If you have decided to begin rehab, you may be worried about how it could affect your job or career. Many people struggle with this question. Others even avoid seeking treatment for fear of losing their job or experiencing stigma at work. However, if you are more informed about the federal laws and workplace anti-discrimination policies that protect you when seeking treatment, these concerns can be dispelled.
Know Your Rights When It Comes to Working During Recovery
Many federal laws protect your right to keep your job while in recovery. For example, the Family and Medical Leave Act (FMLA) allows for 12 weeks of unpaid, job-protected leave per year for you to engage in treatment for serious health conditions. Treatment for addiction is included in this category.
You are also protected from workplace discrimination at your current and future jobs under the Americans with Disabilities Act (ADA). Once you are in recovery, your past addiction is considered a disability that cannot be held against you at work. The Rehabilitation Act of 1973 also protects employees from discrimination of this nature.
Additionally, the Health Insurance Portability and Accountability Act (HIPAA) ensures that employees have control over who has access to their health information and with whom they choose to disclose it.
Research Workplace Assistance Options Before Speaking to Your Employer
It is wise to refer to any employee handbooks or other company policy documents before you approach your employer about the issue of rehab. Some companies have specific protocols in place for these types of situations. In some states, there are additional acts and protections in place that require employers to support rehab.
Explore whether your workplace offers Employee Assistance Programs (EAPs) to help workers with substance use disorder (SUD) and mental health issues. These programs often have preferred or trusted providers that offer treatment in-network with your employer-provided insurance plan. You can also potentially get recommendations directly through your health insurance. Check with them to see which types of treatment and rehab facilities are covered.
Deciding on Inpatient or Outpatient Rehab
Another important step is to decide whether you need to go for full-time inpatient residential rehab or outpatient rehab. During an FMLA-protected leave, residential rehab may offer the best care to recover from addiction. If you have a less severe addiction, you may consider outpatient rehab, which allows more flexibility around your work hours.
You do not need to share any private health-related details with your employer before you research these options and make decisions about levels of treatment. However, once you have completed these steps and the time comes to speak with your employer about potentially taking leave to attend rehab, showing what you have considered can help them see your commitment to recovery.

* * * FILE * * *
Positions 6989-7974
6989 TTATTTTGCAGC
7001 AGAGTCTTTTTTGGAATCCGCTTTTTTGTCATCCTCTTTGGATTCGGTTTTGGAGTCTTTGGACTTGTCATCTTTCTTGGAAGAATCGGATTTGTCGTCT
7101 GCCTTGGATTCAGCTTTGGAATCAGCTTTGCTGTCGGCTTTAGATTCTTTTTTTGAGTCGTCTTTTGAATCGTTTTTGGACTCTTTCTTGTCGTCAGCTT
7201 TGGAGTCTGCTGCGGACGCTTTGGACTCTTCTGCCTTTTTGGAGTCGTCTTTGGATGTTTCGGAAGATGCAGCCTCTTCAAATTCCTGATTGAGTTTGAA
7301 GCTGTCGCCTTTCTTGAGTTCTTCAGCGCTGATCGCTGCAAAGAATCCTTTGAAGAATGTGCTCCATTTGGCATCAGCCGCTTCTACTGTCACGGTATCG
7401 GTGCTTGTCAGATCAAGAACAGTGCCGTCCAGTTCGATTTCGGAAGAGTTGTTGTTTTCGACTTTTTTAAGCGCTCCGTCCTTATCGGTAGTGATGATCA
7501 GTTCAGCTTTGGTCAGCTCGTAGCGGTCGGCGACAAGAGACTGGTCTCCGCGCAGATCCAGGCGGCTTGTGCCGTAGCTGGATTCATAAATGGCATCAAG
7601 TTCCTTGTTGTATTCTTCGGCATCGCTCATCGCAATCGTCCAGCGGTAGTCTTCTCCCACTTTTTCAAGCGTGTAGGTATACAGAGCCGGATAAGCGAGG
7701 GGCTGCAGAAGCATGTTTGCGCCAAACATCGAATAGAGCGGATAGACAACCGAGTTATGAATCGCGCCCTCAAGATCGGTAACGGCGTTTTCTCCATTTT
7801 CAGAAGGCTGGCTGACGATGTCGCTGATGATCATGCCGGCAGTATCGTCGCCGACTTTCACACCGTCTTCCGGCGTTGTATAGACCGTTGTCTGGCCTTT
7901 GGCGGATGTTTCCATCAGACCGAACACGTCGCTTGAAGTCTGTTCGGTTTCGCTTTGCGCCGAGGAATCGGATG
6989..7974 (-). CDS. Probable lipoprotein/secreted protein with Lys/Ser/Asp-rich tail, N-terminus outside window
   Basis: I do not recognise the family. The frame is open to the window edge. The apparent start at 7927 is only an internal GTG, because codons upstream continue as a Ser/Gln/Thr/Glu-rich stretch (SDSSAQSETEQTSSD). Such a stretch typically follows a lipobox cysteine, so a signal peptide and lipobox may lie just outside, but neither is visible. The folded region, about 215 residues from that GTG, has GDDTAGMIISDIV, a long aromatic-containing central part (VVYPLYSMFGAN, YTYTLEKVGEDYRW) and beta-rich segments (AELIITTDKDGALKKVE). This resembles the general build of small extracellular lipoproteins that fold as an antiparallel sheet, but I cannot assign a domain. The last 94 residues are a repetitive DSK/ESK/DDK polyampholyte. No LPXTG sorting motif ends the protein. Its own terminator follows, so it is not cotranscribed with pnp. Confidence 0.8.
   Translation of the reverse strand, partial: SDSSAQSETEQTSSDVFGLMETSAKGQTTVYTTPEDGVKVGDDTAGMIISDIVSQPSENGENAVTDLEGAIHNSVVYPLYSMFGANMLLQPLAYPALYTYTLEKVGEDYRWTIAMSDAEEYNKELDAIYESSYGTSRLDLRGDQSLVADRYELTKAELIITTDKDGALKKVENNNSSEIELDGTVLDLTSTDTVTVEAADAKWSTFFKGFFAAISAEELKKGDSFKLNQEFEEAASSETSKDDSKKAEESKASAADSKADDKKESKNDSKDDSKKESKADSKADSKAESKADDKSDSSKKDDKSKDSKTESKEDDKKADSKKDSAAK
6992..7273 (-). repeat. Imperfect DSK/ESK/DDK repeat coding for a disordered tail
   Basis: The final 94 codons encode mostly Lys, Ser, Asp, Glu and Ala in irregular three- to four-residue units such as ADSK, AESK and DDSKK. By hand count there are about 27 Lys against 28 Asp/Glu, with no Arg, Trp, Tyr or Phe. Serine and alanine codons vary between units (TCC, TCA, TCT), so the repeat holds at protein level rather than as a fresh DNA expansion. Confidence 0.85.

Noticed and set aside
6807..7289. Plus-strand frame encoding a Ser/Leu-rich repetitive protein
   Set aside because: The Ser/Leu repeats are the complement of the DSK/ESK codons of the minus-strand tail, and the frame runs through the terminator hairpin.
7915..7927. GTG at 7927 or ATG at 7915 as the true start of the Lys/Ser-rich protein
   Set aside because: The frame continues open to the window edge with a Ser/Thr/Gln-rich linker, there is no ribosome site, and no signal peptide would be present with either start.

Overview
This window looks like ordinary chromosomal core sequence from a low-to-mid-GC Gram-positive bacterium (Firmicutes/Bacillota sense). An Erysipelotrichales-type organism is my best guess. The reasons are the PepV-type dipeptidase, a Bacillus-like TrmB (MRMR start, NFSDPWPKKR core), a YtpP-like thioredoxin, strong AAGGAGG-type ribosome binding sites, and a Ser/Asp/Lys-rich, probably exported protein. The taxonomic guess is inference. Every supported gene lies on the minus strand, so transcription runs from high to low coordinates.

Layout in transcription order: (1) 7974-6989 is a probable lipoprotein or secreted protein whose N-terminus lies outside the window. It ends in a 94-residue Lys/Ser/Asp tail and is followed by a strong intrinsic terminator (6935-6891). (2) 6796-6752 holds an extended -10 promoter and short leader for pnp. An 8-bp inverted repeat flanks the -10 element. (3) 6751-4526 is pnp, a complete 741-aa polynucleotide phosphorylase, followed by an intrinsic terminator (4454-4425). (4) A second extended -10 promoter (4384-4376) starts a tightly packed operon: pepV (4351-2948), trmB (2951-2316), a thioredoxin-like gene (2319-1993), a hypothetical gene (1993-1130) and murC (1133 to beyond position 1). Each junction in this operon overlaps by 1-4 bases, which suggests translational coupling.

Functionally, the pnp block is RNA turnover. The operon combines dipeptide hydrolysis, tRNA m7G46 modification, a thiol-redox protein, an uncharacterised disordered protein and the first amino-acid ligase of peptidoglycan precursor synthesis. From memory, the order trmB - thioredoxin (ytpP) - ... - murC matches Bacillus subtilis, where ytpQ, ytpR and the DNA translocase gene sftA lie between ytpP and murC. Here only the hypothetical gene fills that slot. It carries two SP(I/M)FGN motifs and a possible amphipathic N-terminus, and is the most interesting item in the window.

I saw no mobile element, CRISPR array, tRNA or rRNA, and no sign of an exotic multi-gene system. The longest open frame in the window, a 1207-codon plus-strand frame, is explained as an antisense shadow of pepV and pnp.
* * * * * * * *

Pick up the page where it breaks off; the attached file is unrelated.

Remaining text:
Speaking With Your Employer About Rehab
Once you have completed all the above groundwork, it is time to approach your employer about rehab. Many people find this difficult because there are so many unknowns. Be prepared and proactive because taking time off work to achieve sobriety concerns both your health and career. You can work with experienced interventionists to prepare for this conversation.
When you are ready, first have a conversation with your direct supervisor or the HR department. It is important to be honest about your situation and frame this decision as a proactive endeavor to get better and improve work productivity. Have a rehab treatment plan ready so that they can see how serious you are and that it will be an asset to the company, even though you’re having to step back for a time.
Most employers may ask you to fill out some paperwork regarding unpaid time off under FMLA. They may also have a return-to-work agreement for you to sign. You must comply with all terms to return to the job following rehab.
Rallying Support From Coworkers
It is your personal decision whether or not to tell your colleagues about rehab. If you plan to begin residential rehab and other coworkers need to share your workload, you may need to have a conversation with them specifically. When they ask you about your medical leave, be prepared to address these questions in whatever way is most comfortable for you. Do not share your plans with coworkers before you do so with your employer. This ensures that your employer hears about this first from you, not from other coworkers.
Given the prevalence of SUD in the workforce, many companies have raised awareness about nurturing a recovery-supportive working environment. If you work for a company where SUD is openly discussed, you may be able to share more details with your coworkers.
Attending a rehab program does not mean that you have to lose your job. There are many protections in place that allow you to keep your current job while you get the help you need. These can be valuable support for working professionals. At Laguna Shores Recovery, our inpatient rehab program helps you navigate the process of keeping your job while embarking on your recovery journey. If you need help approaching your employer about rehab, Laguna Shores Recovery is here. Our health professionals can coach you through this process. We offer treatment plans such as detox, medication, 12-Step groups, and relationship skills coaching to get you on the path to long-lasting recovery. We also offer outpatient programs you can use after finishing residential treatment. Schedule an appointment with us today at Laguna Shores Recovery. Call (954) 329-1118 to plan for a new page in life.